The last week has really begun to feel like spring, there is real warmth in the sunlight, and the buds of the cherry plums and willows have burst, giving us a taste of what the season has in store....
A walk in my shirt-sleeves a few mornings ago yielded a blackbird bathing at the edge of Washbrook stream, splashing with abandon, and celandines turning their faces to the morning sun on the bank. Further on a warm sandy south-facing bank was thick with violets…. I watched two bees busily visiting every flower, whilst little workmanlike spiders hunted beneath the leaves. Passersby must have wondered what I was up to, on my knees staring closely at the ground with an expression of delight on my face!
I have seen sooo many ladybirds about in the last day or so, a box plant against a sunny wall had about eight basking in the uppermost branches - mostly seven-spots, but also one Harlequin. These are a more robust introduction from Asia that is spreading with frightening rapidity. If you're interested in helping with this problem, you can contribute to a countrywide survey which is being done - go to this website for further details: http://www.harlequin-survey.org/
In the garden things are really starting to take shape, some of the specimen trees arrived today, including the young apple trees, which are all varieties which have been grown in Suffolk historically. There is also a black poplar to be planted in a damp corner of the garden. This is a native tree which due to its rather specific habitat requirements has become very rare in Britain, so we're proud of our tree!
The landscapers (All Seasons Landscape Specialists) have been fantastic throughout the building of the garden, taking every obstacle in their stride... It is the home straight now for them, the last bits of bed preparation and finishing off to do. I and my team of volunteers will shortly be getting stuck into planting the garden up, which looks like it may be a mammoth task - I look forward to the moment when I can stand back and think, It's finished! (If that's ever the case with a garden!)
Well, the landscapers have been on site for just over a month now, and the bones of the garden are beginning to take shape. It has certainly come a long way already from the bare site studded with tree stumps and graced by the ruin of the old tea garden, being quietly consumed by a rampant wisteria! The tea room building is gone now, and on the site an area has been cleared and prepared for the barn that will be built there. Some of the paths and areas of hard standing are already formed, and the flowing curves that the borders will take are becoming apparent.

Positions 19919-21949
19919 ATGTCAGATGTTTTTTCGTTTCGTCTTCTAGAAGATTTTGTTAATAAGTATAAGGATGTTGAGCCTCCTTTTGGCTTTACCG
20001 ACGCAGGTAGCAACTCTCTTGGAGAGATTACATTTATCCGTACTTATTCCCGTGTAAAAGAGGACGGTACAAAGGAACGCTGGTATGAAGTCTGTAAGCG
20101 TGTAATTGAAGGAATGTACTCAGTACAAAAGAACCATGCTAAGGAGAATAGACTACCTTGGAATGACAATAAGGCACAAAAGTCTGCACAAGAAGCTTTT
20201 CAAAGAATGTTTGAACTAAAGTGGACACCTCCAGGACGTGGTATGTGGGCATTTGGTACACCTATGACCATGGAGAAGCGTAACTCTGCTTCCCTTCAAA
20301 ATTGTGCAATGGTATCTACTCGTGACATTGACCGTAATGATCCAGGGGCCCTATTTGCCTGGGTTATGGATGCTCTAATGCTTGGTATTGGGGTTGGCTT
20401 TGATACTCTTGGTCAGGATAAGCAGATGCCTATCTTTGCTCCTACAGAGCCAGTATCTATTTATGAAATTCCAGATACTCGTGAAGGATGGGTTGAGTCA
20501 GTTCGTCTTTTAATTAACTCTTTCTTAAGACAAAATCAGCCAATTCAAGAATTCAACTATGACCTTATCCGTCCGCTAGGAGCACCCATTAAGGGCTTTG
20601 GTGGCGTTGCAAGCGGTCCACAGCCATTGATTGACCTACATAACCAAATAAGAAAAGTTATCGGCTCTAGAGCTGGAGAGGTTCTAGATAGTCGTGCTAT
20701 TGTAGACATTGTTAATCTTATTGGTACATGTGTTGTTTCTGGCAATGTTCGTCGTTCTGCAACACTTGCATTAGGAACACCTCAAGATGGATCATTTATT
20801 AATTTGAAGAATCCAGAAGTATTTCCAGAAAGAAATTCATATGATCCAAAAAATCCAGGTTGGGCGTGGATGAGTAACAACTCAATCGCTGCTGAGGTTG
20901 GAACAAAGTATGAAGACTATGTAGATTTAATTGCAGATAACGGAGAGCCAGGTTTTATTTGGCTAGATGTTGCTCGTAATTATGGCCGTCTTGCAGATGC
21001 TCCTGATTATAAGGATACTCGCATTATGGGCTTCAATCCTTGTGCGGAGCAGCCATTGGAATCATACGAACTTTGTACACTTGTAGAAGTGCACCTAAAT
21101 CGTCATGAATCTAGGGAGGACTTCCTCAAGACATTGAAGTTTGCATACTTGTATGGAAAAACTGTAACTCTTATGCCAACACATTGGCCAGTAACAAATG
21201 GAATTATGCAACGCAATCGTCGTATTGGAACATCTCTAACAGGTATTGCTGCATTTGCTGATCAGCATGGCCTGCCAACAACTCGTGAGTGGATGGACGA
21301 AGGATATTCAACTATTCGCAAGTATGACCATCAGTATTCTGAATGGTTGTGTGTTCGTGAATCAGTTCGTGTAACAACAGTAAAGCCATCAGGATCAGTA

One of the more decorative elements of the garden has recently gone in – the willow spiling which is to form one of two raised ridges in the meadow areas. I did not know what spiling was until recently – if you imagine it as willow hurdles woven in situ, to follow the curves of the land. Usually it is installed to prevent erosion or support banks. Our contractors wove a rather lovely mixture of colours into the spiling. It will shortly strike, forming a living structure.
The new team of volunteers have been getting stuck in at the garden – before the landscapers arrived we spent a pleasant Saturday morning transplanting snowdrops out of the way of the landscapers. Since then, we have been installing rabbit fencing…. I have to confess to being a little worried about these pesky blighters. I have been burnt by them before in a private garden, despite planting exclusively from the RHS’ list of ‘Rabbit resistant plants’. Apparently no one had told the rabbits the plants were rabbit resistant!
Our next tasks are to put in various wooden fences – to screen the bungalow which is not to be demolished just yet, and the western boundary of the public part of the garden. We are also cutting timber for the boardwalk and platform which will run across the bog garden at the far end of the garden. We are quite proud that the timber for the boardwalk has all come out of our own woods!
The garden is on track to open in May – come and see it in the early stages, then you can enjoy it as it develops….